Sunday, 6 January 2013

"Paint It Black", "Layla" and "This Wheel's On Fire" - the strange effect of up-tempo songs in a minor key

Many of my favourite songs are either in a minor key or rely heavily on minor chords for their emotional impact. I’m not talking about slow, lachrymose ballads, but mid-tempo and fast stuff. There’s something about the intuitively incorrect melding of a musical key which signals melancholy, and a rapid tempo, which signals happiness, which gets me almost every time. The Sixties were a particularly rich decade for the use of a minor key or minor chords. The Hollies themselves repeated the rick on "We're Through":

Pre-dating both of those was this 1963 Merseybeat classic from The Marauders:

There’s more than a hint of The Marauders’ hit in Paul McCartney’s haunting “Things We Said Today”, written the following year:

American band, The Castaways, used the formula to produce their only hit record in 1965:

The Mamas & the Papas released their haunting, mid-tempo “California Dreamin’ in 1965, but it became a monster hit in 1966:

The Rolling Stones, who’d written several rather wimpy minor-key ballads at the start of their career, upped the tempo in 1966 to produce one of their fans’ all-time favourites

Jefferson Airplane released this in 1967:

Julie Driscoll with Brian Auger and The Trinity had a hit in 1968 with the best versions of Bob Dylan and Rick Danko’s “This Wheel’s On Fire”:

None of those last four records is exactly happy-sounding – their minor-keyness suggests a certain sense of anger, a hint of threat, which extended  pop’s emotional palette. The effect was – well, interesting, different, even subversive (I hate that word, but it seems apposite). These emotional tones were all present – in spades on Derek and the Dominoes’ furiously yearning “Layla” in 1970:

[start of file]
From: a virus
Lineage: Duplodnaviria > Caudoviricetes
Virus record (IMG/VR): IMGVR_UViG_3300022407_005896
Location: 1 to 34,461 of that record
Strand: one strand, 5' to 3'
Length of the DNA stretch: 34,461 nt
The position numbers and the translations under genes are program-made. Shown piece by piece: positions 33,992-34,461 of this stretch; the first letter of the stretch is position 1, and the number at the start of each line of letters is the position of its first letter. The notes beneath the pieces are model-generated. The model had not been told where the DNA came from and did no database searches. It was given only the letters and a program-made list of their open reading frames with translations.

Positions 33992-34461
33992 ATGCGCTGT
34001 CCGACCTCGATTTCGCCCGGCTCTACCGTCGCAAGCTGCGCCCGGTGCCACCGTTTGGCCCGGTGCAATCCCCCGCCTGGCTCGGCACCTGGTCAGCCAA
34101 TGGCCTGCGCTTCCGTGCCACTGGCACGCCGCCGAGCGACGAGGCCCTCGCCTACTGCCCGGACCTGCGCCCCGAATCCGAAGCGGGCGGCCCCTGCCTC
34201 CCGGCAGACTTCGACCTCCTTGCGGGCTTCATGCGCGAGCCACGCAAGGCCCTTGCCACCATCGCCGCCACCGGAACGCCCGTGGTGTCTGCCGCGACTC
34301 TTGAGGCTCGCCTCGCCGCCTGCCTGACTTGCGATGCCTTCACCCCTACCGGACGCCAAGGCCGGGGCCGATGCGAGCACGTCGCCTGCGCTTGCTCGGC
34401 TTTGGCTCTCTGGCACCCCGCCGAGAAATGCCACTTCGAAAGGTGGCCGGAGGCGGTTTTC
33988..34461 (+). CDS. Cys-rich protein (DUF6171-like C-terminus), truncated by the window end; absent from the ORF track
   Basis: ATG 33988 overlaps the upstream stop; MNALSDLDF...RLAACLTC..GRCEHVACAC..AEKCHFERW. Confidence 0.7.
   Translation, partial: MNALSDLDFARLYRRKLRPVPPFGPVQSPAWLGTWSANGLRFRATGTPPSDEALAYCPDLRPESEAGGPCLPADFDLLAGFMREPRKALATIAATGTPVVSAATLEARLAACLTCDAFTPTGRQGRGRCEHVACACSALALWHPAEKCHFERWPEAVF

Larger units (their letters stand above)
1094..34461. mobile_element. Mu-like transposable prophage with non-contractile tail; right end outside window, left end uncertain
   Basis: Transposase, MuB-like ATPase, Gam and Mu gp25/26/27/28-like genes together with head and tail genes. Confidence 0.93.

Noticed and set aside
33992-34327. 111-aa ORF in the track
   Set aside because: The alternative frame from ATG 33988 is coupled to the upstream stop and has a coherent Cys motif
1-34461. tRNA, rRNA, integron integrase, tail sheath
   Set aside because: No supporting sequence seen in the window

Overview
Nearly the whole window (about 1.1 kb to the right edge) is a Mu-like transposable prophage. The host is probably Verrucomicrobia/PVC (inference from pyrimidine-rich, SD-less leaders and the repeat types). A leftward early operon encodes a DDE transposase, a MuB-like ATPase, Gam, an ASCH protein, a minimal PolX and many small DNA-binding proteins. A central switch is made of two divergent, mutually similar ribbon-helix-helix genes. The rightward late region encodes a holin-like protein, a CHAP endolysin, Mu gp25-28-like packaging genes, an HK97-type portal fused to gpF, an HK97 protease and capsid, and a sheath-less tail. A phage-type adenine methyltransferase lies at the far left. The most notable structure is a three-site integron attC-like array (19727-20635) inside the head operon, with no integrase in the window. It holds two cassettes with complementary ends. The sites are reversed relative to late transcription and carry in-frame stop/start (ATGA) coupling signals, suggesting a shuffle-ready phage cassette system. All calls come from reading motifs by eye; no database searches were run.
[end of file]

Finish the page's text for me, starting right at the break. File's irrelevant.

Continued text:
The following year saw the release of “Stairway to Heaven” – not exactly up-tempo, but hardly an out-and-out ballad either:

Perhaps the relatively rich emotional ubdertones of the minor key soundscape account for the fact that so many of the outstanding songs – the ones that have lodged in our collective subconscious – tend to be lyrically and conceptually more original than their major-key compatriots. For instance, there was this from Helen Reddy in 1974:

Or Dire Straits’ “Sultans of Swing” (which I recently posted here). It can also lead to traditional themes being treated in more interesting ways:

(I’ve often wondered just how sexually alluring Jolene must have been to put poor demure little Dolly Parton in the shade.)

This above list contains any number of well-known classics, so I’ll leave you with a 1991 pop-country hit from Hal Ketchum which seems to sum up many of the points I’ve been trying to make: the lyrics are more interesting than the average country song; although the subject matter is a trifle depressing, the song isn’t; there’s plenty of anger, contempt and yearning in there; and, if it had been written in a major key, it would have gone straight in one of my ears and out the other:


  1. Thanks for a really great selection. "Stay" by the Hollies was the first record I ever bought. They were never comfortable once Graham Nash made them go all psychedelic kaftan-wearing, the era reflected in your picture, but in the tight, no special effects, driving beat combo period, 1963-1966, there were few better.

    Other uptempo minor key pieces worth checking out include "Keep on Rockin' in the Free World" by Neil Young, the guitartastic"Fantastic Planet of Love" by Marshall Crenshaw and "Mama Says" by Joe Walsh and Barnstorm. And you can still pick up on the genre today. What else is "Somebody that I Used to Know" by Gotye, the most downloaded track of 2012?

  2. "Hey Hey, My My" popped into my head when you mentioned Neil Young - the electric version. Enjoyed the Joe Walsh. Synchronicity was at work when my son mentioned Gotye in another context today - never heard of him till your comment.

    Of course, there's also all those 1920s and 1930s songs by American Jewish songwriters using minor keys in the great tradition of Hebraic religious music - 42nd Street, Puttin' On the Ritz etc. My son also tells me that the majority of modern dance music uses minor keys, which seems odd.